COSTA RICA NEWS – Who is watching that the 90 private airfields in the country, used for crop dusting planes, ferrying tourists to vacation spots, recreation and, occasionally, welcome emergency landing, to make sure they are not being used for illegal activities as well?
According to Aviación Civil (Civil Aviation) no one – not a simple cop or security agent.
These fields range from a fairly level gravel strip hacked out of the foliage to smooth asphalt or concrete strip, usually without nearby buildings. They invite everything from gun running to narcotics trafficking.
Nor at the moment of their construction do police investigate their owners. Inspection of the site is limited to assuring that the surface is safe and that no obstacles are in the flight path such as trees or hills. Also, they are required to have indicators of wind direction, such as a large cloth “sock” on a pole.
In a leap of faith, Civil Aviation officials require them to keep a log of incoming and outgoing flights — but they don’t ever inspect those doubtful records of movement. Marietta Cordero has owned a strip for 25 years at Bandera Beach, Parrita, but told La Nacion that never once was she asked for the flight log.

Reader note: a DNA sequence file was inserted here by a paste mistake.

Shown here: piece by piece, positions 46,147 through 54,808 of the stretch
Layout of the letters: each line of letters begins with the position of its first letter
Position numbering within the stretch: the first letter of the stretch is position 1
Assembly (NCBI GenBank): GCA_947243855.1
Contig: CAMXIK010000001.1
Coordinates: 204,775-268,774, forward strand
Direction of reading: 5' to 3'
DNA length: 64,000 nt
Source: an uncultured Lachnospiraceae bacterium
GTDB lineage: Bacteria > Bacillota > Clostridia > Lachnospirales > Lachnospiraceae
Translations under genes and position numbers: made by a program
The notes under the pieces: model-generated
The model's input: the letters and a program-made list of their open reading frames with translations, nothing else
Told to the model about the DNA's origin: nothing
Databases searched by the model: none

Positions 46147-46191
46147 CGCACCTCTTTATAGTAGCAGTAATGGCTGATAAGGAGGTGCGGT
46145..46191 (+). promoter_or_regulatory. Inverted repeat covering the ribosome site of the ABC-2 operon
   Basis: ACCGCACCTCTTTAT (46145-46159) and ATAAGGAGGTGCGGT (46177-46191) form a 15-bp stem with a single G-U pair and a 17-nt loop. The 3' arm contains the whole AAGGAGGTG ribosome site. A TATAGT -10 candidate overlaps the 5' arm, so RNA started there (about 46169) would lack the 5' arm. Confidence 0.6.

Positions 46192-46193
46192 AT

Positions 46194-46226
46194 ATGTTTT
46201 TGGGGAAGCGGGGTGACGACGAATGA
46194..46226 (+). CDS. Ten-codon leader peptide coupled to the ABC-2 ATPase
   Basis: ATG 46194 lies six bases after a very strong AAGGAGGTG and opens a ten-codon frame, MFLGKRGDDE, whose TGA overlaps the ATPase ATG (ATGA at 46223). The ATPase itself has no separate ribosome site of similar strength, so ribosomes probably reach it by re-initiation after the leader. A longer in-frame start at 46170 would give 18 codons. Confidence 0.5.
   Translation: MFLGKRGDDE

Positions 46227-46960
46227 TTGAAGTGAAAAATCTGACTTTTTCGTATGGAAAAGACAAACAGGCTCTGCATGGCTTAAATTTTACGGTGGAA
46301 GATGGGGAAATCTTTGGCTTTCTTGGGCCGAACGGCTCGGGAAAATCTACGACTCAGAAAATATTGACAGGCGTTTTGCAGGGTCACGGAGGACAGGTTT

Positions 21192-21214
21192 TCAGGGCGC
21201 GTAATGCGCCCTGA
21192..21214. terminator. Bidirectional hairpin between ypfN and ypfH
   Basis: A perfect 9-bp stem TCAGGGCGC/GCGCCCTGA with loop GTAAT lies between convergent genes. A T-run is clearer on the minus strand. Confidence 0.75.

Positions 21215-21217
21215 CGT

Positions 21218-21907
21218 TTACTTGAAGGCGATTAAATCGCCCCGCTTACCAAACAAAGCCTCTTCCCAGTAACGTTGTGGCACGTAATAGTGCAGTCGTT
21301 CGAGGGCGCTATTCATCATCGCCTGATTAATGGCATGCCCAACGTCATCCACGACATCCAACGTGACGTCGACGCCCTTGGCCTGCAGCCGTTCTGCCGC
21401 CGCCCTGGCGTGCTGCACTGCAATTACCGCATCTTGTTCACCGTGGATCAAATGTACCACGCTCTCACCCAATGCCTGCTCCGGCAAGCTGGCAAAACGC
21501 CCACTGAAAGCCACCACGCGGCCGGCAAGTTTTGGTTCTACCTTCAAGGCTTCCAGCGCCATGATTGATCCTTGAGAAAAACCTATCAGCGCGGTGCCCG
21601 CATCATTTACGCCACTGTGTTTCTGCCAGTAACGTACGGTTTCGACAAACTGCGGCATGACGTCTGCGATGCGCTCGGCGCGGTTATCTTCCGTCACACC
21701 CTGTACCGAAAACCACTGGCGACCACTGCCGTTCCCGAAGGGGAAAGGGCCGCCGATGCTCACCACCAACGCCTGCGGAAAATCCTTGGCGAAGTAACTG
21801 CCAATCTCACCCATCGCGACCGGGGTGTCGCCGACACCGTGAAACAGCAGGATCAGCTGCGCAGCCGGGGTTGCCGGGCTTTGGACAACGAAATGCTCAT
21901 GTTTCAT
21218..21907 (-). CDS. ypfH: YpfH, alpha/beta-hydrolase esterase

Application for a permit to build an airstrip is relaxed — one merely has to file for one, according to Roy Solis of Civil Aviation. Solis says it is a right. The law says only that a private strip cannot exceed 1,000 meters, but this no hardship for small private planes that can land and take off from a fraction of that space.
Legislation also specifies that, although private property, the runways have to be open for periodical inspection — which nearly never happens. But when that happens, it often turns up a surprise, such as the discovery on Aug. 21 of a plane carrying nearly 1,000 lbs. (400 kilos) of cocaine at Cañas.
Then there was the case in December when drug police confiscated a metric ton of the drug at La Pandora airstrip in Valle de la Estrella in Limon province. Oldemar Madrigal of the Areal Surveillance section says to watch them all 24 hours per day would take 500 policemen — “and we don”t have them.”
Background: We remember during the civil strife in Nicaragua when The Tico Times and The New York Times discovered similtaneously a clandestine CIA airstrip in northern Costa Rica. It was for use in supplying contra rebels. Tico Times published the story on a Friday and the other Times on Saturday.
Civil Aviation knew nothing about the crude strip, which is not surprising. When the papers published the exposes, the U.S. Embassy was not gratified by the whistle blowing, needless to say.
Article by iNews.co.cr, reposted by with permission